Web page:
The Chicago Dwelling Was Designed for Events. Then the Events Stopped.

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The Chicago Home Was Designed for Parties. Then the Parties Stopped.

As Britt Whitfield and Jacqui Scott began looking for their next home in Chicago, they prioritized one thing above all else: “The ability to throw a party was No. 1,” Ms. Whitfield said.

And when Ms. Whitfield, 43, says “a party,” she doesn’t mean a cozy gathering with a few friends. As the chief executive of the Revel Group, a Chicago-based events company, she spends her days overseeing blowout functions with thousands of guests. While her personal gatherings are more intimate, she still enjoys throwing bashes for big groups of friends and colleagues.

The couple had renovated or built five previous homes in Chicago, moving every couple of years. But now they were looking for a place to stay put. So in addition to serving as a party venue, the house needed to be a family home, where their two children — Cal, now 7, and Paton, 5 — would be comfortable growing up.

When they found a large neo-Georgian home on an unusually wide lot in the Logan Square neighborhood, it looked ideal. Designed by the architecture firm Worthmann & Steinbach and completed in 1905, the brick-and-limestone building had 8,000 square feet of interior space and extensive outdoor space.

And although it was in a densely built area, “it had a side yard, a backyard and a front yard,” which were ideal for parties, play dates and running their two dogs, said Ms. Scott, 42, a psychotherapist and instructor at Loyola University Chicago.

They bought it for $1.66 million in June 2018, then called in Filoramo Talsma Architecture and Project Interiors to renovate. While the exterior was in good shape, the interior needed a total overhaul.

The previous owner had labored on renovating the house for years but never finished, said Chris Talsma, a founder of Filoramo Talsma Architecture, calling it “half taken apart, half rebuilt.”

“Except for the shell, there wasn’t much worth keeping,” he said.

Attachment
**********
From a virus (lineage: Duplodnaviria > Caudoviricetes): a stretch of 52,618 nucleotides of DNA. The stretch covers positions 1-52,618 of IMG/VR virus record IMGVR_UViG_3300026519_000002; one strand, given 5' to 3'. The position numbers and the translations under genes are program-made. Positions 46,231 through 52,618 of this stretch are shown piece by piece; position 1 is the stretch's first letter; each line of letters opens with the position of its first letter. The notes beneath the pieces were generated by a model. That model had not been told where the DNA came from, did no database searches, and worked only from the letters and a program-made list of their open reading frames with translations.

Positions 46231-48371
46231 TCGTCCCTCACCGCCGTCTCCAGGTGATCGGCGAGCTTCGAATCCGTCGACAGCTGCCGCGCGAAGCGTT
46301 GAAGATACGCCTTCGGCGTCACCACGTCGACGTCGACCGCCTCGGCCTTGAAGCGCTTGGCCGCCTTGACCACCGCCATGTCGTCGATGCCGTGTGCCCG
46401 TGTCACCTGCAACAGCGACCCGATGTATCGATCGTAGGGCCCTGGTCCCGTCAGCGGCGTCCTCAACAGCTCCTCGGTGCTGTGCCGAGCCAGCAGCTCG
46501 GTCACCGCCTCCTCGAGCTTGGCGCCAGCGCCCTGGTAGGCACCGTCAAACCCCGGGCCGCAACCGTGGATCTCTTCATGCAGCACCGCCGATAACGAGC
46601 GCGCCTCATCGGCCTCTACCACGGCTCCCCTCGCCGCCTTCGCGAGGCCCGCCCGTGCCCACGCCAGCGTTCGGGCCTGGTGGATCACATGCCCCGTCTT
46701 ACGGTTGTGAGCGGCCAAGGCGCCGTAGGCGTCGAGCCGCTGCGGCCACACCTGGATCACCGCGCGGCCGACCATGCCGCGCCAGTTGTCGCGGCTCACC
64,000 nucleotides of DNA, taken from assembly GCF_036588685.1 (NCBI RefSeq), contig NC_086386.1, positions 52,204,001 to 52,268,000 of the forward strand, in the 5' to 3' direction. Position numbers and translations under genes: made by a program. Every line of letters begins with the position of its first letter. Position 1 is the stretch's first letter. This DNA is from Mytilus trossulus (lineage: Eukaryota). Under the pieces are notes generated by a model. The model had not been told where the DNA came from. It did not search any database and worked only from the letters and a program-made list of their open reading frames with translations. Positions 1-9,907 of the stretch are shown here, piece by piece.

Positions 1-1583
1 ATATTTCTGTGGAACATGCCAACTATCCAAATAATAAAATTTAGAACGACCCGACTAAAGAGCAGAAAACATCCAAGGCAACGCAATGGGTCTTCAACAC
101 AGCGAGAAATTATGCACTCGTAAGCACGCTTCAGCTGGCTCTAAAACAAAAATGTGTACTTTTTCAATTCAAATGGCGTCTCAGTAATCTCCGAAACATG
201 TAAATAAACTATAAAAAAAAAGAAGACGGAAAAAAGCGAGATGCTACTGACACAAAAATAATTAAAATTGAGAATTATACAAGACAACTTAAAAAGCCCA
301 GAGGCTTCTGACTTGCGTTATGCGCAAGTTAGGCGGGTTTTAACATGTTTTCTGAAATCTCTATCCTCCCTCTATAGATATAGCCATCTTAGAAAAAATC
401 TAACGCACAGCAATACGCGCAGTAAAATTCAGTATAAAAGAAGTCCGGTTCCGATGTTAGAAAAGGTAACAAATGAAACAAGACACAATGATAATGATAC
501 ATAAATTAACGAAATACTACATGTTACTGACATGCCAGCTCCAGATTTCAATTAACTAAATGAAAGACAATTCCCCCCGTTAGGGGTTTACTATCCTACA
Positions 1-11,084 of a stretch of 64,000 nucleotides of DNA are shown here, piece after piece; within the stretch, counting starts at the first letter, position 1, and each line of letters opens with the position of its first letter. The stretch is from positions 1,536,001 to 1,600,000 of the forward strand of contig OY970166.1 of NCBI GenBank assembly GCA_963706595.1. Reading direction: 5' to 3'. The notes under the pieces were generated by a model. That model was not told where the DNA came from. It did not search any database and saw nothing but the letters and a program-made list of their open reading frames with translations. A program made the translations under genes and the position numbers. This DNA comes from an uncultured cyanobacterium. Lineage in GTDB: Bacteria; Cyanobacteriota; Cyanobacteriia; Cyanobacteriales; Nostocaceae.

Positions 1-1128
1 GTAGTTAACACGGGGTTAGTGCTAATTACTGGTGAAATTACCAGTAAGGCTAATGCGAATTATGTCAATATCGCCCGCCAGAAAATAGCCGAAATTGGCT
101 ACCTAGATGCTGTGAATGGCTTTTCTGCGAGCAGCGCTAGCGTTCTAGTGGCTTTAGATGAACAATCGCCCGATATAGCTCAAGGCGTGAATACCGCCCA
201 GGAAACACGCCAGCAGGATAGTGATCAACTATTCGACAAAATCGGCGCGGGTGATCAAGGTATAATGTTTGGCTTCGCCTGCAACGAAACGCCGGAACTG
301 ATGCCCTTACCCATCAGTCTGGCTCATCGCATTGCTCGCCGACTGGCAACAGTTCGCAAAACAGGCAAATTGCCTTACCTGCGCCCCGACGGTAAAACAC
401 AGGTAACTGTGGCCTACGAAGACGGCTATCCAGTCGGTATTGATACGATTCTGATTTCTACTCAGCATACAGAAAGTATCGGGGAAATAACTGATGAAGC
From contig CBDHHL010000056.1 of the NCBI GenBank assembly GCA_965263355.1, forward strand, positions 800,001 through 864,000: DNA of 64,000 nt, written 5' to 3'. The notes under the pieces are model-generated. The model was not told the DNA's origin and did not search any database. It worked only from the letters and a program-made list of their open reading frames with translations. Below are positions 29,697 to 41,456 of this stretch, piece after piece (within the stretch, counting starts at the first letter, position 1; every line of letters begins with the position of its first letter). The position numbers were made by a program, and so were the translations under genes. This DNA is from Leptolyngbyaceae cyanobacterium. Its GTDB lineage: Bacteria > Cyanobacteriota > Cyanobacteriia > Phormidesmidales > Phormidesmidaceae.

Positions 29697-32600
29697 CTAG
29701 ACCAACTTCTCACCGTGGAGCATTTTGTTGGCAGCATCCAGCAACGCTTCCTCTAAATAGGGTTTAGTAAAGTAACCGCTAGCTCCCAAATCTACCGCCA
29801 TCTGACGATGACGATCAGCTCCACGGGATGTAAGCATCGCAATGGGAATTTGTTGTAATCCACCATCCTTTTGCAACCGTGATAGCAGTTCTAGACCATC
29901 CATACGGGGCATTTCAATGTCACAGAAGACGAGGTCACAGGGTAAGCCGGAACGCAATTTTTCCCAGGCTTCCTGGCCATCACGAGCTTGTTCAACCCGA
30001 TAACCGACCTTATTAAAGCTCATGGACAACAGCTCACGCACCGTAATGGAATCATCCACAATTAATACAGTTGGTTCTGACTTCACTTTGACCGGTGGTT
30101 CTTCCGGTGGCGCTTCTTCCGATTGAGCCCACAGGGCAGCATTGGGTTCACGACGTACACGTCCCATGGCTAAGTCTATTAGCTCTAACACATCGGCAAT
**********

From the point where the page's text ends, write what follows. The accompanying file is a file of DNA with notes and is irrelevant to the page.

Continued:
With Ms. Whitfield serving as the general contractor, construction began a couple of months later, and the team didn’t hold back. They gutted the entire interior, except for the paneled entrance foyer, and began rebuilding the home with features that blended contemporary urban style with a healthy dose of whimsy.

“She’s literally in the business of fun,” explained Aimee Wertepny, the founder of Project Interiors, “so the idea of where we could take this, the possibilities that this client and friend would be open to, was the biggest draw out of the gate.”

Lauren Warnock, who was the lead designer on the home for Project Interiors but has since established her own firm, Navy Black Studio, noted that a party house and a home for young children and pets aren’t so different: Both need to be welcoming, while resisting wear and tear.

“It had to be kid- and dog-proof, and allow them to just have fun,” Ms. Warnock said. “Nothing could be so precious that they couldn’t just enjoy life.”

In the living room, the designers installed back-to-back tufted sofas beneath a ceiling embellished with diagonal molding and quatrefoil shapes. In the adjacent dining room, they lined the ceiling with a wallcovering that mixes cork and gold foil, and installed a large custom dining table by Lagomorph Design with a starburst wood-veneer top. Heavy curtains open to a bar and library with a swooping banquette covered in snakeskin-patterned velvet.

The kitchen has seating and standing options that can accommodate quiet family meals and animated cocktail evenings. On one side, the back of the island terminates at a squishy banquette, upholstered in hardwearing Xorel, near a small breakfast table; on the other, a bar-height counter with a live-edge walnut slab top creates a place for a bartender to serve guests.

At the back, steps with built-in, stadium-style seating descend to the family room, in a new addition with folding aluminum-and-glass doors that open up to the yard.

The work was mostly complete by September 2019, at a cost of about $2 million. That fall, Ms. Whitfield and Ms. Scott welcomed nearly a hundred guests for a housewarming party. Then they hosted an event celebrating the television series “The L Word: Generation Q.”

A few months later, the pandemic put a stop to everything.

“The home has features and functions to be able to have parties, but that was sort of robbed from us right away,” Ms. Whitfield said. At the same time, her events business hit a wall: “I basically didn’t have a job.”

Unable to share their Chicago house with friends as they had planned, they began having second thoughts about what they had built.

“For those years of Covid, there was a bit of me that was like, ‘Why aren’t we living in a high-rise in the Gold Coast with someone to valet our car and a place that’s one-third the size?’” Ms. Whitfield said.

Ms. Scott added: “It just felt like a lot to manage.”

By August 2021, they were ready to move on, and put the house on the market for $5.399 million. It didn’t sell. That was fortunate, because when pandemic restrictions eased and people began gathering in groups again, they changed their minds.

The couple took the house off the market last March and learned to love it all over again.

“We’ve amped it up in the last six months and have been entertaining more,” Ms. Whitfield said. And while there have been some low moments during the pandemic, she added, “I’m so glad we’re still here.”

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